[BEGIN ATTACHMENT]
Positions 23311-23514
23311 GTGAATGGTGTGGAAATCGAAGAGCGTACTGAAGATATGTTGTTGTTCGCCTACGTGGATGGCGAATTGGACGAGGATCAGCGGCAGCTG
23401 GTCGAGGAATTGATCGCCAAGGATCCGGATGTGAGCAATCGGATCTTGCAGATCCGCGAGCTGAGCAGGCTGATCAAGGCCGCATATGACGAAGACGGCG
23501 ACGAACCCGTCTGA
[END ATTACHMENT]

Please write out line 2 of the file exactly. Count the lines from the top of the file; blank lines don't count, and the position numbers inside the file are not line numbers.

23311 GTGAATGGTGTGGAAATCGAAGAGCGTACTGAAGATATGTTGTTGTTCGCCTACGTGGATGGCGAATTGGACGAGGATCAGCGGCAGCTG